It was not until the 1890s that a new generation of self-casing, folding-bellows cameras would be accepted by the public and distinguish themselves from view cameras. Photographers now had the opportunity to own a portable camera for 'stand' or 'hand' use. On the stand, a folding-plate camera with movements could do the work of view cameras -- landscapes, architectural, and interior photography. As a hand camera, folding cameras were small, portable, easy to use, and able to make instantaneous snap shots of street scenes or other events.

The Henry Clay Camera, No.4 Folding Kodak, Blair Folding Hawkeye, Rochester Premier, and the Folding Rochester represent the earliest folding camera designs that contributed to the increased popularity of dry plate photography during the 1890s. Even though the No.4 Folding Kodak is credited as the first mass produced self-casing camera, the Henry Clay Camera represents the first dry plate version. More importantly, it offered extensive movements (i.e., rises, double shifts and swings) for controlling pictorial perspective. However the No.4 Folding Kodak is interesting because it was exclusively a roll film camera until 1893, at which time it was redesigned to also accept glass plates. In 1892, American Optical made modifications to the Henry Clay Camera allowing it to accept glass plates and a rollfilm carrier.

Popularity of dry plate cameras further increased with the introduction of simpler, yet lower priced models such as the Premo (1893) and Poco (1895) camera series by Rochester Camera Manufacturing and Rochester Optical. These cameras were smaller in size and could be used on a stand. In response to lower priced competition, Scovill & Adams created the Henry Clay 'Junior' (Jr.) and 'Second' (2d). The Henry Clay Jr. was designed as a full featured hand camera that retained full movements for use on a stand at a lower cost. However the public continued to have a desire for simpler cameras and the 2d was quickly introduced the following year. It was priced lower than the Henry Clay Jr. to possibly compete more directly with Rochester's inexpensive cameras.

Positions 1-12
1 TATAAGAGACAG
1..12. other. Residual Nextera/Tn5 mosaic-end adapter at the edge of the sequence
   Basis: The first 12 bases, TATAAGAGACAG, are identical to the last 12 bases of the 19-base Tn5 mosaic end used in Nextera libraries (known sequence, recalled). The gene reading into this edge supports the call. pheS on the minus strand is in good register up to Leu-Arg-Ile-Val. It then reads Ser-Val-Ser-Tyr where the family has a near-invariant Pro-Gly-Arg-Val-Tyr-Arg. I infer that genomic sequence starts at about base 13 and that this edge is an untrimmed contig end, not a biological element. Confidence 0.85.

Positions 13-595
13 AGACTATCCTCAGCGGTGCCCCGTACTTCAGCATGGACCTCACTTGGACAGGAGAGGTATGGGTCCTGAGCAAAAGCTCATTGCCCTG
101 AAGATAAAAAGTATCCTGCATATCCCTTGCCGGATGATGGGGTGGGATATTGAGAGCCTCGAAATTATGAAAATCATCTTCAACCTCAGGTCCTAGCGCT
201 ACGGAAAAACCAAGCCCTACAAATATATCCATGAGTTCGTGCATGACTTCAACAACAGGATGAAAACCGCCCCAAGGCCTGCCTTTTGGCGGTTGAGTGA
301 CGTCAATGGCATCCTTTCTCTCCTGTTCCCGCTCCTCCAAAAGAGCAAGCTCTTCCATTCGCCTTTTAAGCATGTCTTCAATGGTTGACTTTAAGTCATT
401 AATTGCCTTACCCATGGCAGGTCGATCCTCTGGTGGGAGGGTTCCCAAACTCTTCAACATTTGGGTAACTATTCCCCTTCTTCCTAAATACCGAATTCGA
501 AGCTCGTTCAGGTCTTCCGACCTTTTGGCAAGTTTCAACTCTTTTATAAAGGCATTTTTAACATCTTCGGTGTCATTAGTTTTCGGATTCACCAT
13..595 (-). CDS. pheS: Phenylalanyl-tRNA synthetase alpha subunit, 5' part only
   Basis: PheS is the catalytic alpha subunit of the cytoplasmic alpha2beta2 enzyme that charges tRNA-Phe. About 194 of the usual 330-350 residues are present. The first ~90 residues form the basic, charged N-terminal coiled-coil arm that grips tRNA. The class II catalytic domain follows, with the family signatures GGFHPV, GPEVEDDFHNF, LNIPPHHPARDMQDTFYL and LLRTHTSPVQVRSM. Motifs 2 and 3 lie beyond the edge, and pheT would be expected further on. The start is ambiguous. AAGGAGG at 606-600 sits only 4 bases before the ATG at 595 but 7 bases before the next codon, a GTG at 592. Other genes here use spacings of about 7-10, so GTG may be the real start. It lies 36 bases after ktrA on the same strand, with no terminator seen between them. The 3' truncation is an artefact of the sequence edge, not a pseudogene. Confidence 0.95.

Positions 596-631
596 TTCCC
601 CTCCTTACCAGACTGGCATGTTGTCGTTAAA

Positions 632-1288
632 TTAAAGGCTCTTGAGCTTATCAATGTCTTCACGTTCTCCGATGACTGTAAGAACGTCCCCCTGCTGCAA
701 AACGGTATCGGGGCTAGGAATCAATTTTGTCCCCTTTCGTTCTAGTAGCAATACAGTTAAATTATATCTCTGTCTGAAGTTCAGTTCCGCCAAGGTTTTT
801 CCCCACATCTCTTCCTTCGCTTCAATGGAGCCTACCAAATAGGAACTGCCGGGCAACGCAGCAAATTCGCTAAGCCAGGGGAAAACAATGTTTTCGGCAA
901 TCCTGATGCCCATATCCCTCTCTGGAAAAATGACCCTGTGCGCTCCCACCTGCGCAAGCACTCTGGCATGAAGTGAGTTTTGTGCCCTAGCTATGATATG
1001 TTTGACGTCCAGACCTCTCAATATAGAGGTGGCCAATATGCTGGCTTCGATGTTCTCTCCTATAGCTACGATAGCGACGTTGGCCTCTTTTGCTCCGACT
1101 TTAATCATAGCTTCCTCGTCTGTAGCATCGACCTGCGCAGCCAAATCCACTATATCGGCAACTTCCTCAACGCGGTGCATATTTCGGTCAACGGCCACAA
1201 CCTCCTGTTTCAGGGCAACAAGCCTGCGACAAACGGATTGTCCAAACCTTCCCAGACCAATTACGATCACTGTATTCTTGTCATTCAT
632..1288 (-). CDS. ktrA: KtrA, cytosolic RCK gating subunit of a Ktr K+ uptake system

The last references to Henry Clay Cameras were in 1899. Discontinuation of the line may have been because of the strong public interest in roll film cameras that allowed the continued miniaturization of cameras.
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The first successful attempt to coat glass plates with a gelatin based emulsion was achieved by Dr. Richard L. Maddox in 1871. Dr. Maddox was inspired because Collodion plates were expensive, difficult to work with, and emitted unhealthy fumes. After the process was perfected, use of dry plates significantly increased from 1880 to 1895. While the foundation for roll film systems was established in the late 1880s, dry plate and roll film systems and apparatus continued to coexist throughout the 1890s and early 1900s -- sometimes in the same camera.

The earliest apparatus to use gelatin dry plates were view cameras, while many consider the 1883 Pearsall Compact Camera as the first self-casing, folding camera that set forth a new body style from which others followed. It had the benefit of being smaller than a view camera and self contained. The Pearsall was advertised for a little over one year and only a few examples exist in collections. Dry plate photography was not embraced by the public at this time even though the Pearsall (and the later 1888 Gibbs Camera) incorporated many innovative features and established the standard design for Eastman's Folding Kodak introduced in 1890.